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The Essence of Wine: The Sea


Image © 2013 Leigh Beisch

With your eyes closed, even absent the screams of wheeling gulls, and the throaty slap of waves against the sand, you'd know where you are. The tangy scent of the sea is unmistakable. The flavor is equally familiar thanks to the crunch of seaweed, the tiny tidepools of oyster liquor that some of us slurp, or even the saline shock that accompanies an open-mouthed tumble in the waves. Isak Dinesen said "the cure for anything is salt water: sweat, tears, or the sea" reminding us of the affinities between our bodies of water. If we find the sea in us, then how hard is it to find it in wine? The Romans, never short on subtlety, were known for adding seawater to their finest vintages. Today we taste and smell the sea in tinier, more piquant doses — a whiff from a glass, or a trace on the tongue. The French, in their elegance, have repurposed the word iodé to capture the iodine tang of the ocean in wine, while others find crushed shells and kelp in everything from Champagne to Sherry. Like many of wine's more savory notes, a hint of the sea goes a long way towards another gulp, or even another glass.

Benanti "Pietramarina" Etna Bianco Superiore, Etna, Sicily
Sandhi "Rita's Crown" Chardonnay, Santa Rita Hills, Santa Barbara, California, USA
Chateau de Maltroye "La Dent de Chien" Chassagne-Montrachet Premier Cru, Burgundy, France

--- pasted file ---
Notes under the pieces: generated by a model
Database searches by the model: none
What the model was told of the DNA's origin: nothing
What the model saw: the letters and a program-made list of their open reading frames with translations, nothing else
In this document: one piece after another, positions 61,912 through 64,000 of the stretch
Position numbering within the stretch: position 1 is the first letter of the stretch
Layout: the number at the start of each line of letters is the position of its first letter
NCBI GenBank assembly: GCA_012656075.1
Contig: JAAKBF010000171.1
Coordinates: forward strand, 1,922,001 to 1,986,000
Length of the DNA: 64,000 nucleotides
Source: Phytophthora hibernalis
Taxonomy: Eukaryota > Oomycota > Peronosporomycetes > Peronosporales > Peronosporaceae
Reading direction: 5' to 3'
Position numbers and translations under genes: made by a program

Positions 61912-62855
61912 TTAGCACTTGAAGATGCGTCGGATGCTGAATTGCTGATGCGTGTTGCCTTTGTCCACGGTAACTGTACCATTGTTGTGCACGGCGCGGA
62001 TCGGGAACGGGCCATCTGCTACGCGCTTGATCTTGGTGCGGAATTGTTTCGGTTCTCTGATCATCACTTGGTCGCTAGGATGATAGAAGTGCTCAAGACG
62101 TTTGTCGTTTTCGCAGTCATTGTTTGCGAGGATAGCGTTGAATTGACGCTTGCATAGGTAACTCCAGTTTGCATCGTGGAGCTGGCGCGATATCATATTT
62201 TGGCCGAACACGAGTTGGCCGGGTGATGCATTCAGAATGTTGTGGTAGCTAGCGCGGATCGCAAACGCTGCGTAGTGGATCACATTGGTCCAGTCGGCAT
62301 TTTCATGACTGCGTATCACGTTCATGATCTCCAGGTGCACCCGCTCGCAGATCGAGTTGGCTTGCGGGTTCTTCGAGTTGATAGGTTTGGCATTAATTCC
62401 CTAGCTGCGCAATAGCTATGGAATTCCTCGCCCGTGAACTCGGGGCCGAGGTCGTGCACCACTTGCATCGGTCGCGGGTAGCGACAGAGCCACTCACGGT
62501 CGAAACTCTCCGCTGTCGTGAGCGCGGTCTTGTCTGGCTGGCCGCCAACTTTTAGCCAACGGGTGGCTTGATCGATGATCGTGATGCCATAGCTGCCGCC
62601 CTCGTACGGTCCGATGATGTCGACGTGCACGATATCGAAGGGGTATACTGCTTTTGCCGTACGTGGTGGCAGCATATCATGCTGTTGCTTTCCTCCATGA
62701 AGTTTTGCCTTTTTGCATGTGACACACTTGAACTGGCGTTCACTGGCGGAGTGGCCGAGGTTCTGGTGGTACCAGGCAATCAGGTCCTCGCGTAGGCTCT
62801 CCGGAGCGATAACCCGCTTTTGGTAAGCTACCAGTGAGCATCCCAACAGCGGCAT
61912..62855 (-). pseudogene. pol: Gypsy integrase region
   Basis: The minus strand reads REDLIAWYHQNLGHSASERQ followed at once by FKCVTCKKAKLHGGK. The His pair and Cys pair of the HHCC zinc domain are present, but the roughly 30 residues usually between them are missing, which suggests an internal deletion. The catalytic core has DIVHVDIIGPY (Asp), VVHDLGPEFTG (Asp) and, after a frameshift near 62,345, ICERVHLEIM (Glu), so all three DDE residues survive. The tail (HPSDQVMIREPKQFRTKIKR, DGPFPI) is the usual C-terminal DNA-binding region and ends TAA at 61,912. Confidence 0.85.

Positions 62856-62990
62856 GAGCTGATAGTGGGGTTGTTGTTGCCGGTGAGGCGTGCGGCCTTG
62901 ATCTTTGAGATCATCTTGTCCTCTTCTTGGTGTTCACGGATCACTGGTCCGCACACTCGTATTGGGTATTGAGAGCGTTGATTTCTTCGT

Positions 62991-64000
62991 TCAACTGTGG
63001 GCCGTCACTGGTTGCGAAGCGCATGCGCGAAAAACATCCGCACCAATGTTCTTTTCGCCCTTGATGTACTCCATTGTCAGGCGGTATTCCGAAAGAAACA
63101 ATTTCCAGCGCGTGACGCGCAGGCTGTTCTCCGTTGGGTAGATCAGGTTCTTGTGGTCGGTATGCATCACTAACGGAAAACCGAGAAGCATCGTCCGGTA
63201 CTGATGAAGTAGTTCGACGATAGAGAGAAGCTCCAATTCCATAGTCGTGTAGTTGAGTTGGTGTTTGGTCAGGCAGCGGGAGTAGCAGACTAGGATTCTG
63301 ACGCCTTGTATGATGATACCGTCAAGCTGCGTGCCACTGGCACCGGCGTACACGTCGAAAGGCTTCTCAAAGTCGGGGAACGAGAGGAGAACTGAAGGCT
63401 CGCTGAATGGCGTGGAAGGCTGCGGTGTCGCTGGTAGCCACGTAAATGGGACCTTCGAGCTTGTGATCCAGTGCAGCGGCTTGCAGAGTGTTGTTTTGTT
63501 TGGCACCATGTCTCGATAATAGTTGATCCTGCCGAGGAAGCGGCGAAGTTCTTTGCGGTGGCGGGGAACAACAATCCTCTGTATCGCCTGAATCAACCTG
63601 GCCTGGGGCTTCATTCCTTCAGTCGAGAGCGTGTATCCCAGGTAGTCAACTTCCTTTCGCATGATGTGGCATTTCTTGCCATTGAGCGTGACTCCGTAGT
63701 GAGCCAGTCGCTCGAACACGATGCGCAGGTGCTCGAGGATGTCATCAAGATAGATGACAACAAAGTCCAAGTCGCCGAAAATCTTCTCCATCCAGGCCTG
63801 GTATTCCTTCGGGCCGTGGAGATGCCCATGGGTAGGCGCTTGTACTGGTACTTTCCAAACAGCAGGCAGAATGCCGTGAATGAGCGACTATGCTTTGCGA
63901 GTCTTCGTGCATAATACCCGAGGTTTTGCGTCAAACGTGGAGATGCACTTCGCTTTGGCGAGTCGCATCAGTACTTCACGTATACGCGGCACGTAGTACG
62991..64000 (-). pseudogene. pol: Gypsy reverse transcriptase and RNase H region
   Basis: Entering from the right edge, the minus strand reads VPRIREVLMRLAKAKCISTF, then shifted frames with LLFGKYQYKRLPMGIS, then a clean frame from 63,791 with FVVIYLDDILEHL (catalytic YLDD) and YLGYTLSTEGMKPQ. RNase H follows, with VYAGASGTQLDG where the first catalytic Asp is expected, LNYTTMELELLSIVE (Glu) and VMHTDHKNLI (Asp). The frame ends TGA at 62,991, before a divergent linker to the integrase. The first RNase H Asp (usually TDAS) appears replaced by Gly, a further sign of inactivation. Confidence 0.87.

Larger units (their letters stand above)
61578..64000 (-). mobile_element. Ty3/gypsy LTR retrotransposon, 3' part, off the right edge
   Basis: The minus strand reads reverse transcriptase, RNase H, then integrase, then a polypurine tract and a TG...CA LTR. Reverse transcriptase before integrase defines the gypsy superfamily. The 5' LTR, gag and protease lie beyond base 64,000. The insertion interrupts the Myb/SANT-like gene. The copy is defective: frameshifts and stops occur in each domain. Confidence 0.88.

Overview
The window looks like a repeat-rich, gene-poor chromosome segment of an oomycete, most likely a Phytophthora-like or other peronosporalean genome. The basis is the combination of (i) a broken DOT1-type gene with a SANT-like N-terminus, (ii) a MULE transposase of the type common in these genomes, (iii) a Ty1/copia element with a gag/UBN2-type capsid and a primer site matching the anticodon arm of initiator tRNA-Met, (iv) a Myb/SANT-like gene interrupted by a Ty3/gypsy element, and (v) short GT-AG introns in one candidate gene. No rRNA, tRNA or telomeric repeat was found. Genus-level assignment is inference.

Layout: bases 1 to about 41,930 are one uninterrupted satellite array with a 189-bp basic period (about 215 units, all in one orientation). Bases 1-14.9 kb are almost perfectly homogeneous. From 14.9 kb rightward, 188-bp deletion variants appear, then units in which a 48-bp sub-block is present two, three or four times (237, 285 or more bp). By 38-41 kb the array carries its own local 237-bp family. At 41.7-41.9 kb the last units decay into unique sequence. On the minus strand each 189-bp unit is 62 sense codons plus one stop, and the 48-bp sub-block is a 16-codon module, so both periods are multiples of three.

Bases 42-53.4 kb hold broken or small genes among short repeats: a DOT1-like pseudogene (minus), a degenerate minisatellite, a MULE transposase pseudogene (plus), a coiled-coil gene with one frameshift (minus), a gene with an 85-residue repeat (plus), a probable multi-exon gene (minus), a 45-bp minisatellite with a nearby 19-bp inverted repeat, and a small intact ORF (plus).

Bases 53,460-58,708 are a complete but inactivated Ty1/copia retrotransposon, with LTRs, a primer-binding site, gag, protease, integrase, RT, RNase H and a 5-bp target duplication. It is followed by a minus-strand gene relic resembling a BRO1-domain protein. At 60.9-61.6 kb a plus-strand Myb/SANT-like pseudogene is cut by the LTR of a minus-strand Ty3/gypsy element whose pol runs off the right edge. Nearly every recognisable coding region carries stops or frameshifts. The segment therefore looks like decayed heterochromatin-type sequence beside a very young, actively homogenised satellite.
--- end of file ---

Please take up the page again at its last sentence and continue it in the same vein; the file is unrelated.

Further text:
Cape Point Vineyards Sauvignon Blanc, Cape Point, South Africa
Weingut Franz Kunstler "Hochheim Hölle Erstes Gewachs" Trocken Riesling, Rheingau, Germany
Massican "Annia" White Blend, Napa Valley, California, USA
Domaine Sigalas Santorini White Blend, Santorini, Greece
Hajszan "Weissleiten" Gemischter Satz, Vienna, Austria
Charles Heidsieck "Blanc des Millenaires" Vintage Blanc de Blancs, Champagne, France
Ottella Lugana Superiore, Veneto, Italy
Domaine de la Pepiere "Granite de Clisson" Muscadet, Loire Valley, France

This is part of an ongoing series of original images and prose called The Essence of Wine

Comments (5)

Sean Spratt wrote:
05.05.13 at 8:25 PM

This seems like the perfect segue into a discussion on the addition of Umami as a basic character of taste.....and....go! ;-)

david pierson wrote:
05.06.13 at 12:39 AM

wtf are you talking about... do you
want to know what it is? the Matrix is everything.. what is that yoga? with just a hint of asparagus...

damon wrote:
05.06.13 at 10:25 AM

Alder, among our new wines from Chile - the wines from Amayna have a distinctive saline character especially on the finish. Not just on the whites -- sometimes it is even more present on their Pinot.

Alder wrote:
05.06.13 at 10:55 AM


I tasted it in the Torrontes in particular.

Attilio wrote:
05.10.13 at 10:01 AM

The Benanti Pietramarina is really great. It is Carricante 100%, grown as alberello (free standing bush), in part root stock. This indigenous vine is cultivated only on Etna. It seems that the name Carricante has been given by the vine-growers of Viagrande because of its constant production over the years.

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